I don’t need it to be anything more than that. He’s a handsome guy and he can serve me drinks and give me little butterflies and that is enough. I don’t need him to ask me out. I’m not here to see if he’s ‘the one’, I’m simply enjoying a crush.

And this, my friends, is progress.

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Faking it

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I heard my upstairs neighbor faking it recently.

Well, not my upstairs neighbor exactly, but the girl he brought home.

How could I hear? Well I live on the bottom floor of a old four-plex in east Dallas. The walls are thin. But this was the only the first time in nearly a year that I’ve heard the raucous cries of a woman having sex. And I’m fairly sure the gentleman above has taken home quite a few lady friends.

How do I know she was faking? Well to be fair, I suppose I don’t know for sure. But as a woman who’s faked before (um, haven’t we all?), I feel quite sure she was faking something … maybe not the orgasm, but certainly how excited she was. Let’s just say the vocals were quite animated … like cartoon-level animated.

Why all the hullabaloo?

Maybe she’s a girl hoping that with her vocal acrobatics that she could convince the man she’s with that she’s this enthusiastic during sex, always, and therefore he should keep seeing her? Maybe she’s trying to convince herself of how good the sex is? Hell, maybe the sex really IS cartoon-voice-animated good? If so, lucky girl.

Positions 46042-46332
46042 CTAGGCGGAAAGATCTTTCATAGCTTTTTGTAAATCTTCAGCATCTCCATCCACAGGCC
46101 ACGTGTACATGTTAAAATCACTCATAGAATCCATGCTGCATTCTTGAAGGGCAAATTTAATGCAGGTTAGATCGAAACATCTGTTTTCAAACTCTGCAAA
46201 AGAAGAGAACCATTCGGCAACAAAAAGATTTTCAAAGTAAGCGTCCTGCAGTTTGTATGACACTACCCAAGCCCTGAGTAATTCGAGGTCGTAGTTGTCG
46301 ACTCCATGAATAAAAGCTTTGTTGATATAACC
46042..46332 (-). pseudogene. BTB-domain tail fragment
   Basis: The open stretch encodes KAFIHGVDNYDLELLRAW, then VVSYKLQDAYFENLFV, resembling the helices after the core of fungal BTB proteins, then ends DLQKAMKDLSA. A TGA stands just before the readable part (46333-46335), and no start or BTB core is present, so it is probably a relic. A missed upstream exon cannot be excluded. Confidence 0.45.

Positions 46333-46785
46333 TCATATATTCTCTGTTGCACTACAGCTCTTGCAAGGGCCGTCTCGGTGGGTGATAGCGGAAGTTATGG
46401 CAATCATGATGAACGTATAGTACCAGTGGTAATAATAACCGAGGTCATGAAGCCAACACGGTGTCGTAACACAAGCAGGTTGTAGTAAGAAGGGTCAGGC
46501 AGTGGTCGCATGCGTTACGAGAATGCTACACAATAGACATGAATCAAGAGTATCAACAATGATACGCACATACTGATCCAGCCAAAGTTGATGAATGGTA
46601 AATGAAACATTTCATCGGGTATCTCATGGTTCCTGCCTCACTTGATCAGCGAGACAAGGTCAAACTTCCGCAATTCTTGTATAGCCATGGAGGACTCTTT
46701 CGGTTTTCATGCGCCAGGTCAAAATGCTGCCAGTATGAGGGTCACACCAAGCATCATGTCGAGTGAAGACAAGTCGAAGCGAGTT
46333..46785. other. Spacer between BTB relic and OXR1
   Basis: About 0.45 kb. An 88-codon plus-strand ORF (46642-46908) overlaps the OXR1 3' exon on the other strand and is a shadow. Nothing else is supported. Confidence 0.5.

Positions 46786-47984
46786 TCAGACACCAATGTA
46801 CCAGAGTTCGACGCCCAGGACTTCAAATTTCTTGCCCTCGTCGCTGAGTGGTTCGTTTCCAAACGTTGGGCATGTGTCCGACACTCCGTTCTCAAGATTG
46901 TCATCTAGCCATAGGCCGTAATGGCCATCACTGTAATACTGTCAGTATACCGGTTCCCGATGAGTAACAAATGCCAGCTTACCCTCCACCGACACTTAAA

Or maybe she learned to over-exaggerate during sex a long time ago and now it’s so ingrained her that it’s just an auto response?

Whatever her reason, I (and my three glasses of wine) had a grand ole time listening.

And it got me to thinking … how much are we willing to ‘fake’ in life in order to get what we think we want? Especially with regards to relationships and dating but also our personal lives in general?

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LATE: a story about alcohol, adulting and a happy ending

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My god, I am too old for this shit…, I thought as I stared at my red, splotchy face in the bathroom mirror.

It was then that I noticed one of my fake eyelashes from the night before had made it’s way to the center of my forehead and was now stuck.

Perfect.

I was still in my fancy black dress and sweater too. Apparently I had come home after a night of dancing and drinking, scarfed down two lean cuisine meals and then promptly passed out fully clothed on top of my comforter. With all the lights in the house still on.